Rising food insecurity rates in Afghanistan highlight the desperate need for aid. With many donors creatively developing ways to help the Afghan people, during a time of crisis, the country is hopeful for a brighter future.

– Tri Truong
Photo: Max Pixel

Poverty and Mental Health in Afghanistan
Forty years of turmoil and armed conflict fuels poverty’s role on mental health in Afghanistan. Poverty and increased violence exacerbate Afghanistan’s poor mental health. It is a cycle that has been going on since the Cold War’s end, creating an environment that forces people into poverty rather than them receiving the assistance they require.

Aside from the cold facts that Afghanistan imports the majority of its electricity and that the majority of the country still lacks access to it, Afghanistan also suffers from severe famine, drought and a lack of basic sanitary needs. Combined with years of civil war, terrorism uprisings and military coups, the high number of poverty and mental health issues does not seem so surprising.

Mental Health Suffers in Afghanistan

Although little data on mental health in Afghanistan has undergone compilation, Afghanistan has had an increased number of mental health conditions and poverty among its population over the years, primarily since 2001. Currently, the poverty rate in Afghanistan sits at 72% but projections have determined that it could rise to 97% due to the Taliban’s takeover. In addition, the expectation is that poor mental health in Afghanistan will worsen as a result of current violent regime changes in a country with a history of violence, uncertainty and civil war.

The World Bank reported in 2011 that, “Conflict and other factors such as unemployment, general poverty, breakdown of community support services, and inadequate access to health services have not only damaged the social infrastructure of the nation, but also caused mental health disorders mostly in vulnerable groups like women and disabled people.”

Support is Necessary and Overdue

Since then, the number of conflicts, impoverished and mentally impaired people in Afghanistan has increased. The International Psychosocial Organisation (IPSO) has provided the most recent data on mental health in Afghanistan out there in an annual report from 2019 which covers the drastic gap in mental health needs and facilities. The report states that 70% need mental health support.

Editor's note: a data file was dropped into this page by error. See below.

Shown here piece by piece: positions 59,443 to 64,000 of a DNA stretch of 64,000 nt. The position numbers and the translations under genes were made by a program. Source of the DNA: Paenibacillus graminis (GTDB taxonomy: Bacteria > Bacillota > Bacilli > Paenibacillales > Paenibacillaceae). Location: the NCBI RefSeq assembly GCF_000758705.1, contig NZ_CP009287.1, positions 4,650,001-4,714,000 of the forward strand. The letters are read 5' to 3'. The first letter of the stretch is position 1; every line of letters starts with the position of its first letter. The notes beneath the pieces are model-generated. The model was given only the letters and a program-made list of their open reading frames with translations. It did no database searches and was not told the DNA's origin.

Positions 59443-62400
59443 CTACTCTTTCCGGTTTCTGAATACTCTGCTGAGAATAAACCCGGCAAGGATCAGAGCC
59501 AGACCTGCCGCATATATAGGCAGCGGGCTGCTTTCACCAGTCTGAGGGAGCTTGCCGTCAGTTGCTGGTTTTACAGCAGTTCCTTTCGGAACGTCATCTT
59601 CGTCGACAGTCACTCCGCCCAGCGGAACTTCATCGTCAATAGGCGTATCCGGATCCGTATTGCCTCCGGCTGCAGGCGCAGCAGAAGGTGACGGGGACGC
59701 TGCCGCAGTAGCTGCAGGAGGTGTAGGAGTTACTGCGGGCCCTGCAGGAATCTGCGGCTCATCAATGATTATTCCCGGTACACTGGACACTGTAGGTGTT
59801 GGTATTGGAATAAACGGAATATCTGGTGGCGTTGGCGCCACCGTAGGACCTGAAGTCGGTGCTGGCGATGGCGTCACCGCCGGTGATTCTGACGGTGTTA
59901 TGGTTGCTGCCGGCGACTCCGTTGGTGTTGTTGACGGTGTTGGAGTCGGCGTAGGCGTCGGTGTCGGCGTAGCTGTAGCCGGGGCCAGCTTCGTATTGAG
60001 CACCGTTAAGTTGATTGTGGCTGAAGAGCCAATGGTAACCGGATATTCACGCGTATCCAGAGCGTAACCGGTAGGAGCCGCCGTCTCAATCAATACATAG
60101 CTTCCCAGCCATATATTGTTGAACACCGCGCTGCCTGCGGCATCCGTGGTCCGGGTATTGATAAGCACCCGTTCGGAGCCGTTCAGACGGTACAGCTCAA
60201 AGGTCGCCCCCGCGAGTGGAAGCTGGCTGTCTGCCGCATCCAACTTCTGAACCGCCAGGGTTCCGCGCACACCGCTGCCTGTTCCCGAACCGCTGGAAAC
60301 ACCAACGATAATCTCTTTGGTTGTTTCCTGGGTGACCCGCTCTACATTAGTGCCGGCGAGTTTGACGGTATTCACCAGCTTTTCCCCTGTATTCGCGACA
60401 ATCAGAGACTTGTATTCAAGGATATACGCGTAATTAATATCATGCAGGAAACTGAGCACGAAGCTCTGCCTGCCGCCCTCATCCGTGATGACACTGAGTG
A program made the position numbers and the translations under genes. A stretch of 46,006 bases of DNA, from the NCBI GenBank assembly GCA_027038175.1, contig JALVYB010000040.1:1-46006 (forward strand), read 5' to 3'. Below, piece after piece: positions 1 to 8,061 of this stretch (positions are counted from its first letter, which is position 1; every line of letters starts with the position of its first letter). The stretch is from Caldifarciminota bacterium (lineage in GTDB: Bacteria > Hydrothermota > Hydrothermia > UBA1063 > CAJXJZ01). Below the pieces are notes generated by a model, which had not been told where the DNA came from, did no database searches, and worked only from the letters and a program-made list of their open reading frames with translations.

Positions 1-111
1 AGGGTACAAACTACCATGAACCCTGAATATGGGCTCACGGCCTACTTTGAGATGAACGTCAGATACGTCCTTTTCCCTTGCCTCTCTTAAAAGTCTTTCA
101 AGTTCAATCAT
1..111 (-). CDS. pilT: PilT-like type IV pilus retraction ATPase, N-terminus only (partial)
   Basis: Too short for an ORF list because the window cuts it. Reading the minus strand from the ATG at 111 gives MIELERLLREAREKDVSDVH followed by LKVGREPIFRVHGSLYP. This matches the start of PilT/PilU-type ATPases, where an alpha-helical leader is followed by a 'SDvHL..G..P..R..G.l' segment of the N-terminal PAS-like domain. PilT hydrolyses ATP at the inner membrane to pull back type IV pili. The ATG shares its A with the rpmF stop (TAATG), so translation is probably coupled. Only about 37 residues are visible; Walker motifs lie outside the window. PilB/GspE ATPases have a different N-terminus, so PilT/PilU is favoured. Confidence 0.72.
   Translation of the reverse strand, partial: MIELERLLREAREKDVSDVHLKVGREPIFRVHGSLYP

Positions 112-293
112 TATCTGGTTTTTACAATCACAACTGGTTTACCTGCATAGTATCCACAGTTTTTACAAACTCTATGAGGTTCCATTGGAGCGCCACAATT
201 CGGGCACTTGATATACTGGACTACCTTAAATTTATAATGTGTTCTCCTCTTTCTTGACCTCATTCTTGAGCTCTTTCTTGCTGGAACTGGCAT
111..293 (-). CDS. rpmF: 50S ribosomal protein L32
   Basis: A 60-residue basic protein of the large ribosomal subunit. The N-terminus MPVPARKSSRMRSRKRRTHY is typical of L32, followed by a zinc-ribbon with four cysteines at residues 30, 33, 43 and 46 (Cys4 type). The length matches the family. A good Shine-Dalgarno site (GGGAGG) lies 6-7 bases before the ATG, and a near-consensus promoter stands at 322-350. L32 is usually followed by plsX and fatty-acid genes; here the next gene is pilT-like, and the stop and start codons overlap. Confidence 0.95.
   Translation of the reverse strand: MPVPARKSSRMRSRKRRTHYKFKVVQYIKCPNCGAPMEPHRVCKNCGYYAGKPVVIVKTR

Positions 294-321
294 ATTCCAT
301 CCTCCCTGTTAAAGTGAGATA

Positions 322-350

Another report, from the Refugee Documentation Center in Ireland, found that in 2019, more than 50% of the population suffers from anxiety, depression or post-traumatic stress disorder (PTSD) while only 10% could actually seek help. Although many of these cases are due to exposure to violent conflict over the last four decades, many organizations also suggest a strong link between extreme poverty conditions and mental health. About 40% of Afghanistan’s people, who suffer from PTSD, relate their experience back to a lack of food and running water.

The National Mental Health Symposium, which the Ministry of Public Health of the Government of Afghanistan held in 2019 explains how poverty, conflict and unstable living conditions contribute to the rise in poor mental health in Afghanistan.

The Taliban’s Effect

As the Taliban transforms the government of Afghanistan to how they see fit, mental health facilities and doctors are at risk of shutdown due to the Taliban’s negative views of Western practices. Both the World Bank and the IPSO report that religious and cultural traditions create barriers to treating mental health in Afghanistan.

TABISH in Afghanistan, a nonprofit humanitarian organization that provides mental health support, education and human rights support suspended its operations just one week after the Taliban took over the government. “There is no international support because we cannot have staff in our organization. Not just for us but many organizations [and] there is no guarantee for our staff if we find support,” Dr. Aria, the founder of TABISH, said in a phone call with The Borgen Project. “There is a high demand for mental health right now, people are traumatized.”

Aria also noted that the majority of the staff at TABISH in Afghanistan were women, and the sudden change in women’s rights, aside from the loss of income, are causing even greater mental health strains now. “Going from conflict to conflict, poverty, discrimination against women, high unemployment and many more things are causing a high demand for mental health services in Afghanistan,” Dr. Aria said. In the preceding weeks, Dr. Aria left Afghanistan with his family due to safety reasons. They are staying in the United States at the moment.

Help is More Possible Now More than Ever

Mental health support has become more readily available in Afghanistan over the last decade. World organizations, such as the World Bank, the World Health Organization (WHO) and the United Nations, are making it a top priority to help stabilize the health systems in the country.

Through continued international support—not just from organizations but individual countries as well—the conflict-torn country’s mental health community can gain the facilities, power and attention needed to begin the end-cycle of poverty and poor mental health in Afghanistan.

– Ali Benzerara
Photo: Flickr

Irish Aid
Colm Brophy, Minister for Overseas Development Aid and Diaspora, announced an additional €2 million in Irish Aid support less than two months after the initial €1 million, crediting the severity of the “rapidly deteriorating humanitarian [need] in Afghanistan” as the reason for the additional support. In children under the age of 5 years old, there is a high level of food insecurity and the risk of malnutrition. Minister Brophy stated in the press release that “One in three Afghans is facing crisis levels of food insecurity and more than half of all children under five are at risk of acute malnutrition.”